The central problem with risk-taking and experiencing failure in military leadership is that the price is so very high. Unlike the corporate world where the only real loss is money, when one fails in combat, there is a great possibility that a Soldier will die or be severely injured. The central question then becomes, is that Soldier's death worth the learning that occurred because of the decision made by the leader?
If you sit back for a moment and look at how the Army is manned it is simply amazing to me that we have succeeded as often as we have. Take an infantry platoon for instance. We take a 24 year old Lieutenant and place him in charge of 38 people and send him off to war. He has no experience in this realm, has very little self-awareness, and his grasp of the tools and requirements of the profession is almost completely theoretical. He has never taken a class in human behavior, let alone the behavioral dynamics of high stress situations. Then we place him in incredibly complex situations which demand quick judgments that can have life or death consequences for people on both sides of the equation. If you had to draw it up on paper, that wouldn't be the way you would do it. In fact, you would likely do it in the completely opposite manner. We would take the most senior amongst us and place them where the most critical decisions would have to be made. Lieutenant Colonels would lead companies, Colonels would lead battalions and Generals would lead brigades. That way we would have the greatest levels of experience and judgment at the place where it is needed the most - that piece of ground between success and failure, between risk and reward, between life and death. It would be on the battlefield.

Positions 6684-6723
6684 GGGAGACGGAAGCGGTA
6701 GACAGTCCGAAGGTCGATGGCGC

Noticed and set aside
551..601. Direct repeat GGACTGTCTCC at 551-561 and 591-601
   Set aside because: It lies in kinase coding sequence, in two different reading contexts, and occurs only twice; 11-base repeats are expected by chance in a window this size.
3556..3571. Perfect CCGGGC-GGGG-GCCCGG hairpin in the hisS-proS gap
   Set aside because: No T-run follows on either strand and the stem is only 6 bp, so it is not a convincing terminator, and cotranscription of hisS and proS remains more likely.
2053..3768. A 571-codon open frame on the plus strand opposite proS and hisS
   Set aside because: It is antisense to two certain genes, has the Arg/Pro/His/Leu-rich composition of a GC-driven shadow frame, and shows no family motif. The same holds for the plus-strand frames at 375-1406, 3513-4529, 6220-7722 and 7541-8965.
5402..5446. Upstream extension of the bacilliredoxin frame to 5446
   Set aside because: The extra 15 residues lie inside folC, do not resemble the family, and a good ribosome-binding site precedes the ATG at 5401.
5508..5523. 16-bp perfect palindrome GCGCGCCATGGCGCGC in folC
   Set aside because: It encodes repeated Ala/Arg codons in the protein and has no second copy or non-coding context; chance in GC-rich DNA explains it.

Since we are not aligned that way, how do we answer the three questions posed above? How do we provide our youngest leaders the opportunity to fail and learn from their mistakes? First, I think that just as we must paint a picture of what success looks like for our missions, it is equally as important that there is a common picture of what failure looks like. When a leader gives only the intended outcome (success) and does not address it's opposite, then the 'operating box' for the subordinate becomes too large. If I am the subordinate and I lack the experiential knowledge that alerts me to when a decision might lead to failure, then how do I learn to recognize those signs of impending doom? Who will provide me those warning signs to look out for? I also think that by adopting this 'mission command' style we would begin to eliminate a lot of the worries and concerns subordinate leaders have about whether or not they will be held accountable for deaths, injuries or outcomes based upon the decisions they make. This alone will allow them to focus more clearly on the mission and not worry as much about the personal impact of failure. For example: If I am the senior leader and I assign a mission to a subordinate and I give him/her my intent - the expected outcome - that helps clarify the tasks and purposes of the mission. This is what I want to happen, this is why I want it to happen, and this is the outcome I expect to achieve when it happens. Just as critical though, will be my understanding that things rarely go as planned. Therefore, the subordinate and I would then have to address what might go wrong. We would have to look at those things that could cause the mission to fail. As part of that we would inevitably have to address casualties and losses. I might say to him/her, "Look, this is enemy held territory. You must expect to take casualties. I think you can still accomplish the mission and achieve my intent as long as you lose no more than X% of your unit, or Y% of your leadership." By simply stating this, I have done a lot for the subordinate. He/she recognizes that I have a tacit awareness of the potential for things to go badly. They also recognize my judgment that the mission can survive a percentage of casualties and still be successful. It also pays credence to and acknowledges the old saying that, "No plan survives first contact." Now I share some of the burden of execution with my subordinate. They aren't out there on their own wondering if every decision they make will get them relieved or worse.